Sergeant Frank Alberry, 867, 8th Battalion AIF and AFC

Discussion in 'World War 1' started by liverpool annie, May 9, 2009.

  1. liverpool annie

    liverpool annie New Member

    Sergeant Frank Alberry, 867, 8th Battalion was awarded the Distinguished Conduct Medal for his heroic action on 25th July 1916 at the battle of Pozieres on the Somme.

    During this action he was badly wounded and had a leg amputated. After he was released from hospital he transferred to the AFC, where he was commissioned as a Lieutenant and qualified as a pilot. He was subsequently wounded again and returned to Australia 20th November 1918.

    He enlisted on 24th August 1914, aged 21 at Broadmeadows in Melbourne. He came from Hobart Tasmania. Interestingly on his application form it stated that he had previously served for 1 ½ years in a Welsh Regiment, where he had deserted but had been granted a free pardon.

    In March 1916, at the training school he gained a distinguished pass with Lewis Guns.

    Below is the official recommendation for the D.C.M.

    “At Pozieres France, on the morning of 25th July 1916. Sergeant Alberry controlled 4 Lewis Machine Guns & teams and showed great skill in their disposition. When our Right company “C” was checked during attack this N.C.O. personally took a gun to a flank & by the aid of this fire the Company was able to again push forward.

    Whilst the Battalion was digging in, he took a gun forward into a shell hole and gave good covering fire. The following night the Battalion was ordered to establish a Strong Post East of Orchard. Sergeant Alberry again rendered valuable service by establishing his gun on a flank, thus giving good protection for this party. When the Strong Post was established this N.C.O. took a gun there and assisted to hold it during the next two days. He was under constant fire and showed a splendid example to his men. A good deal of success of this attack was due to his splendid handling of L.M. Guns and great credit is due to Sgt. Alberry for this. He was badly wounded whilst being relieved from this Strong Post, and has since had his leg amputated. He had never been away from the Battalion since its formation in August 1914.”

    The published citation in the London Gazette on 20th October 1916 reads:

    “For conspicuous gallantry in action. He controlled four machine guns with great skill and determination and did fine work with them throughout. He was wounded while being relieved from holding a strong post and has since lost his leg.”

    Here is a summary of his service record:

    24.8.14 Enlisted at Broadmeadows, Victoria, posted to the 8th Battalion.
    19.10.14 Embarked from Australia.
    5.4.15 Embarked to join M.E.F at Gallipoli.
    27.12.15 To be Lance-Corporal.
    7.1.16 Disembarked at Alexandria.
    26.2.16 Promoted to Corporal.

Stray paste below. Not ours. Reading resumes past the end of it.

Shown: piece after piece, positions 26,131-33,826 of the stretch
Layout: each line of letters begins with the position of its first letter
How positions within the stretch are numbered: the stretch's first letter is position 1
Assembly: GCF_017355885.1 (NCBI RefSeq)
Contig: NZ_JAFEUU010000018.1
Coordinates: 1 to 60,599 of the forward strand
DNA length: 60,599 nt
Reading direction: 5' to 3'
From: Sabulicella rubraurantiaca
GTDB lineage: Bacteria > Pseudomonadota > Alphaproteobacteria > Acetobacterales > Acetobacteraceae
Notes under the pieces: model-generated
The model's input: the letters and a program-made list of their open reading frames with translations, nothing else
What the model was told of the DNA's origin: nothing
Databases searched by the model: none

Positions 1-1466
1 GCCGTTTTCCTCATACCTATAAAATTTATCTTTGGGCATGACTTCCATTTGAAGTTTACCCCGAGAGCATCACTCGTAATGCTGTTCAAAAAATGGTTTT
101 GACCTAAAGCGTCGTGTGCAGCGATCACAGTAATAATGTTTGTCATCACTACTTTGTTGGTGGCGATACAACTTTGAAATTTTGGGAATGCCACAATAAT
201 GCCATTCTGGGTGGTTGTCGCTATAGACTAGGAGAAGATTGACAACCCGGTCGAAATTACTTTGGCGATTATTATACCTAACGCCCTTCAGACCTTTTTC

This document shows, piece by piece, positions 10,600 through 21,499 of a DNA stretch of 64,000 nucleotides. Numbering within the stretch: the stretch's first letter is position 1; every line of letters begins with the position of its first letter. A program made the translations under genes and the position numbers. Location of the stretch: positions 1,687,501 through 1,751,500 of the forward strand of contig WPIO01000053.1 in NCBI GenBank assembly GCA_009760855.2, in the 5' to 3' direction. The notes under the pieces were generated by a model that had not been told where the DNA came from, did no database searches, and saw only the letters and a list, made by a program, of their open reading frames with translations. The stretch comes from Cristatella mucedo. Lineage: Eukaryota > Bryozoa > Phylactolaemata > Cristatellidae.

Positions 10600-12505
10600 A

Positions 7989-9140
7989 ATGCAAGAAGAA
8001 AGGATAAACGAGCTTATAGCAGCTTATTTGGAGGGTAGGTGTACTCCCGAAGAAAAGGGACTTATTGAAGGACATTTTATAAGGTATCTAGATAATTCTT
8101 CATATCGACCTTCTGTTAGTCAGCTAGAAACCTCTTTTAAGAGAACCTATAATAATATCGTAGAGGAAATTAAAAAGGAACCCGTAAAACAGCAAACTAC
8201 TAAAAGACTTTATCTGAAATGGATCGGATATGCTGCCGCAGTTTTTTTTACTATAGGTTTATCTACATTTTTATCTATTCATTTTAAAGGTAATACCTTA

15.3.16 Promoted to Sergeant.
    26.3.16 Proceeded to Join the B.E.F. in France.
    31.3.16 Disembarked at Marseilles.
    26.7.16 Wounded in action, awarded the D.C.M.
    1.8.16 Invalided to England, Leg Amputated.
    26.3.17 Discharged ex Hospital to duty.
    3.8.17 Joined No.1 School of Aeronautics, Reading.
    13.9.17 Attached 29th, Training Squadron as Cadet.
    6.11.17 Having graduated as Flying Officer (Pilot) is appointed 2nd Lieutenant in AIF.
    4.4.18 Proceeded to France, attached to A.F.C. Depot.
    16.6.18 Taken on strength No.2 Squadron.
    13.8.18 Wounded in Action (2nd Occasion).
    15.8.18 Rejoined No. 2 Squadron.
    20.11.18 Embarked for Australia.
    5.1.19 Disembarked 3rd. Military District.
    6.3.19 Appointment Terminated at Melbourne.

    Source : National Archives of Australia Battalion - The Men
  2. Dolphin

    Dolphin New Member

    Re: Sergeant Frank Alberry, 867, 8th Battalion AIF and RFC

    Lt Frank Alberry was credited with seven victories while serving with No 2 Sqn AFC [not RFC]: a Fokker D.VII on 16 September 1918; two Fokker Dr.Is on 17 September; and Fokker D.VIIs on 18 October, 28 October (two) and 4 November. He was flying SE 5a D6995 on each occasion.

    He rejoined the RAAF as a recruiting officer in the 1939-1945 War. In 1969 he died aged 77.

  3. liverpool annie

    liverpool annie New Member

    I changed it !!! :)
  4. Dolphin

    Dolphin New Member



  5. Adrian Roberts

    Adrian Roberts Active Member

    A thought: apart from the fact that having only one leg was not considered necessarily a bar to pilot training, was it deliberate that he was posted to an SE5a sqdn? I doubt that someone with one leg could fly a Camel ,where you needed constant pressure on the left rudder bar. Or can you think of anyone who did?

  6. liverpool annie

    liverpool annie New Member

  7. danwillis

    danwillis New Member

    As the 1st and eldest grandson of F Alberry who lived next door from the age of 6 till his death, i know of his determination to excel in what ever he did. After the war upon returning he became a motor mechanic for several years before going bush as a timber cutter, he was credited along other members of our family as cutting the railway sleepers for the new train line from Flinders street station to Williamstown docks.
    So one knows at first hand just how determined he was. He taught me from the age of 16 how to service a motor vehicle and many other things.

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